ALWAYS? Always and never are a really long time. The question begs "why?" What's wrong with shooting in jpg? The format is there for a reason isn't it? What if you are shooting with your smartphone and can't shoot in RAW? Does it mean that you shouldn't shoot at all? What if you are a blogger and just want to be able to quickly get your images onto your website? You should shoot in the format that makes the most sense for you.

And for those of you wondering what RAW is and why you would use it, watch for the upcoming series of posts all about the RAW format.

So you checked all the technical issues with your tripod from our last post, but your pictures are still blurry. There are a few more factors that may be in play.

Are you on firm ground? Many streets and sidewalks in New York City do not provide a solid surface for long exposures. What? Why? If there is a subway line under the sidewalk then the ground will move every time a subway train passes. Also if you have your tripod set up close to a road, the passing of a large vehicle is likely to shake the ground. If you are on the Brooklyn Bridge you will never get a tack sharp image with a long exposure because it's a suspension bridge with cars moving below. Balconies are also problematic as they often have some give; if someone walks next to you while you take a long exposure it will vibrate the camera. If you are on dirt, make sure to push your tripod all the way into the ground until it stops.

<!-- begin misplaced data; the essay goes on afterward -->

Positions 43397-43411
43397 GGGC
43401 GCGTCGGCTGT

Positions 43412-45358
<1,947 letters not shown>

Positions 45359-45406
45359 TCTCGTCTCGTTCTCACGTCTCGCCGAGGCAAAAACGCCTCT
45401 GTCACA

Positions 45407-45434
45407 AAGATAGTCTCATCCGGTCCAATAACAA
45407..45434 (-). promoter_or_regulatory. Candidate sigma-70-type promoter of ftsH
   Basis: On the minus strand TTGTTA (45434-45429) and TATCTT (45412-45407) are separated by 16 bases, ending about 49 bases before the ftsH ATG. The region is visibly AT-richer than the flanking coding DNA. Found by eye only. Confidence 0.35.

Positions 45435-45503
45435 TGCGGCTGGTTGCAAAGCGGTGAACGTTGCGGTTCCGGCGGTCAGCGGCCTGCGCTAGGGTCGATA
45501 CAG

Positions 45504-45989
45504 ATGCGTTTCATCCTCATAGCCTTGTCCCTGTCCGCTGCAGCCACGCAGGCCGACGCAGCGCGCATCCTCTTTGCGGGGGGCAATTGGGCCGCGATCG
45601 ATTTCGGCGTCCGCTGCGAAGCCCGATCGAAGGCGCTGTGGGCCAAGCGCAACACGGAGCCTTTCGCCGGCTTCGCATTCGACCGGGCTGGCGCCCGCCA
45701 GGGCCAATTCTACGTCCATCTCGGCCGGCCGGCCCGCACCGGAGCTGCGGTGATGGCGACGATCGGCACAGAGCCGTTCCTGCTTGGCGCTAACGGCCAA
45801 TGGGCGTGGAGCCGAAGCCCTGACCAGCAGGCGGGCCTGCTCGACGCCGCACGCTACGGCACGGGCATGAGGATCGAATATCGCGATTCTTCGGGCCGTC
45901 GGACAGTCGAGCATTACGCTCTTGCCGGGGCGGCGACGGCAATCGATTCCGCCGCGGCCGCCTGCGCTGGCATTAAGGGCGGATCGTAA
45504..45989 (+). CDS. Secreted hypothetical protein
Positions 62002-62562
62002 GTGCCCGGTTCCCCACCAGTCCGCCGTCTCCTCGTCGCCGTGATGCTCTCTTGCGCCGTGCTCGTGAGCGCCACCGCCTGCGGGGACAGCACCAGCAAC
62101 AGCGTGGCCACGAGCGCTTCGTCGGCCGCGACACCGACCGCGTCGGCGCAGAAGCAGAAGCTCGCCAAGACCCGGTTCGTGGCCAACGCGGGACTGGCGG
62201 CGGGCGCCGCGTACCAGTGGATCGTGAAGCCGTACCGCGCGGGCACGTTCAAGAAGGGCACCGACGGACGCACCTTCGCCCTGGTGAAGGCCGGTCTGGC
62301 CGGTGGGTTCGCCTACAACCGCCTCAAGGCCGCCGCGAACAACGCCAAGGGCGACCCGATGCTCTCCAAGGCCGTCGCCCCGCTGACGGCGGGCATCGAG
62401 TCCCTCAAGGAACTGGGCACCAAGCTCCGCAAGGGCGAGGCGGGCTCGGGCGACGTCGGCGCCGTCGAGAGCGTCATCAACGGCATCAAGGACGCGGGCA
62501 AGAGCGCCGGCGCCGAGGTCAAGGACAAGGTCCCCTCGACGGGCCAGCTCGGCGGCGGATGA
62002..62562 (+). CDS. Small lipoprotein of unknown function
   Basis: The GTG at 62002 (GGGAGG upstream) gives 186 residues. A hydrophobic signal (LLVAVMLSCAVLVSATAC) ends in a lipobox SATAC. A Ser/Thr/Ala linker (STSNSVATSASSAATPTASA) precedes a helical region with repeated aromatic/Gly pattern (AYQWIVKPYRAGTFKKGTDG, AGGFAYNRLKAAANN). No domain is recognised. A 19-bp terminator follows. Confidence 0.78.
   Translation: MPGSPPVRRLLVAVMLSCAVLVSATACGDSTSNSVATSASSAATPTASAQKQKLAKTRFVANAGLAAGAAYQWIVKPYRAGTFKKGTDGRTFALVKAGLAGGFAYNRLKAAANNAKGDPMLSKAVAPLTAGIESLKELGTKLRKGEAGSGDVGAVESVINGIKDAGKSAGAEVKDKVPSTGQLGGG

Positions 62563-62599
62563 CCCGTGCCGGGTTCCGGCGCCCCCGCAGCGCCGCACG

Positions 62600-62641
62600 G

Windy, even slightly windy conditions, can also cause problems. In this situation you will need a very sturdy tripod or sand bags to hold down your camera.

Another cause of blurry photos while using a tripod is you. The simple act of pushing the button may cause the camera to move. To resolve this problem you can use the self timer function on your camera, a cable release or a wireless release button.

The last cause may be the object you are photographing. Look closely to see whether or not it's moving. Buildings sway, clouds move, as do bridges and seemingly solid objects. The longer your shutter speed, the more likely you will see blur.